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Renton man accused of slaying grandparents tries to leave courtroom
A hearing in King County Superior Court on Friday came to an abrupt end when Michael Chadd Boysen, accused of killing his grandparents in March, announced he wanted to leave the courtroom and started heading for the door.
Seattle Times staff reporter
A hearing Friday meant to address jail conditions for a Renton man accused of killing his grandparents turned into a tense discussion about medical and psychiatric records and allegations of retaliation by King County Jail staff.
The hourlong hearing before King County Superior Court Judge Douglass North came to an abrupt end when a frustrated Michael Chadd Boysen announced he wanted to leave the courtroom and started heading for the door. Jail guards quickly surrounded him and escorted him out.
According to a defense motion filed last month, Boysen has spent up to 10 hours at a time strapped to a hard, plastic restraint board, and he recently spent about 20 straight days strapped to a restraint bed. Allowed only one hour out of his cell a day, Boysen has been subjected to “repeated restrictions of even the most basic sensory input after incidents of self harm,” a situation that has worsened his mental-health problems, the motion says.
But North, who had another hearing scheduled, ran out of time before issues raised by the defense in its motion could be addressed. Another hearing in the case is scheduled for Aug. 23.
“So my conditions of confinement have to suffer because you don’t have time?” Boysen said to North.
The judge tried to explain he had limited authority to issue orders to jail staff, and Boysen replied: “Who has authority? Nobody?”
Accused in the March 9 slayings of Robert and Norma Taylor in their Renton home hours after his release from prison on a burglary charge, Boysen has been jailed since a standoff and suicide attempt at an Oregon motel three days after the killings.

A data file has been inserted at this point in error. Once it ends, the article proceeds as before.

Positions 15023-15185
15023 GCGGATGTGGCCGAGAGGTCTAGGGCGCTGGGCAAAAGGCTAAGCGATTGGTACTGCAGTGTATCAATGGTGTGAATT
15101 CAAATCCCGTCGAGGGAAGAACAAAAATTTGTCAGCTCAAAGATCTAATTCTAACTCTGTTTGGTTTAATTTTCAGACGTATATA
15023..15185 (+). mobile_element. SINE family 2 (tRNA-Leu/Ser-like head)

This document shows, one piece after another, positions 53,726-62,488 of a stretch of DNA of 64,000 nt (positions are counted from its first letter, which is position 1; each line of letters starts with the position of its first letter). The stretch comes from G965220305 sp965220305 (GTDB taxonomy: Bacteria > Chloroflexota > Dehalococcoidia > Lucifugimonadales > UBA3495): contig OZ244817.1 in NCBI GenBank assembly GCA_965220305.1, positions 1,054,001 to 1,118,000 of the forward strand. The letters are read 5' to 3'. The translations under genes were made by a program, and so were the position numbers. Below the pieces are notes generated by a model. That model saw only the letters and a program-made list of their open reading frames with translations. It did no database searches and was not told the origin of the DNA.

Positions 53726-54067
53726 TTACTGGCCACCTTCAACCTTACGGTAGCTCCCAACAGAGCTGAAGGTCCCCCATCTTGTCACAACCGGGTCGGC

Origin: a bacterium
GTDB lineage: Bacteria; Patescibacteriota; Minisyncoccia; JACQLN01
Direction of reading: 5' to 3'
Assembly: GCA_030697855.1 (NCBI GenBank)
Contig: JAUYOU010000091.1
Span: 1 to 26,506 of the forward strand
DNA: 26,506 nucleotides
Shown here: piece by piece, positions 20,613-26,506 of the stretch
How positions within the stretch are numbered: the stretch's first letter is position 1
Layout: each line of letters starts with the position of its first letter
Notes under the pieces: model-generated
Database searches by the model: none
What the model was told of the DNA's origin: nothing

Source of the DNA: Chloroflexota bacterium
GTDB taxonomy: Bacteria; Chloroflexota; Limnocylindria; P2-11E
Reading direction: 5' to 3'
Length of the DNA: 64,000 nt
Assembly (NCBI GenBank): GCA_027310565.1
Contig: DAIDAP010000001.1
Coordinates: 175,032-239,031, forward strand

While in custody, Boysen has attempted suicide or harmed himself at least 12 times and has spent much of his time in King County Jail strapped to a restraint bed or the backboard, according to his attorneys, James Conroy and Scott Ketterling.
Because of restrictive and punishing conditions in the jail, Conroy and Ketterling have said Boysen doesn’t want to present a so-called “mitigation package” outlining reasons why King County Prosecutor Dan Satterberg should not seek the death penalty. According to the defense, Boysen is mentally ill but has lost the will to live because of his treatment in jail.
Complicating things is the fact that there are two King County deputy prosecutors handling the aggravated first-degree-murder case against Boysen, while another deputy prosecutor is representing the King County Department of Adult and Juvenile Detention and the public-health employees who provide jail medical services.
Because the jail is not a party to the murder case, North acknowledged his limited authority in issuing court orders to jail officials.
At the beginning of the hearing, King County Senior Deputy Prosecutor Wyman Yip asked the judge to issue subpoenas so the state can get Boysen’s complete medical and psychiatric records.
Yip said Boysen’s records are needed because the state has the burden of proving his mental state at the time of the alleged killings and Satterberg “has an obligation to make a fully informed decision” about whether to seek the death penalty.
North agreed to sign for the subpoenas, adding that the defense can address issues about privileged information in the records at the hearing later this month.
Conroy, the defense attorney, then criticized Deputy Prosecutor Nancy Balin, who is representing the jail, for her late filing of a response to the defense motion about conditions in the jail. He also requested interviews with a number of jail officials, including a captain he said retaliated against Boysen by giving him an infraction because grout was missing from his cell wall.
“I’d also ask this court to order ... that the jail not retaliate against Mr. Boysen. Ms. Balin is laughing back there; I guess she thinks it’s funny,” Conroy said.
When Balin responded that jail staff have not and will not engage in retaliation, Boysen let out a soft, “Ha!”
Later, Conroy pleaded with the judge to allow Boysen to have access to books other than the Bible or the Quran.
Balin responded that she could tell Conroy and North “what the problem is with giving Mr. Boysen another book” — in open court and in front of members of the media — but “I doubt he wants me to do that.”
Boysen jumped to his feet: “I have never hurt myself with a book! I don’t know what kind of crazy ideas they have ... this is absolutely ridiculous.”
Information from Seattle Times archives is included in this report.
Sara Jean Green: 206-515-5654 or firstname.lastname@example.org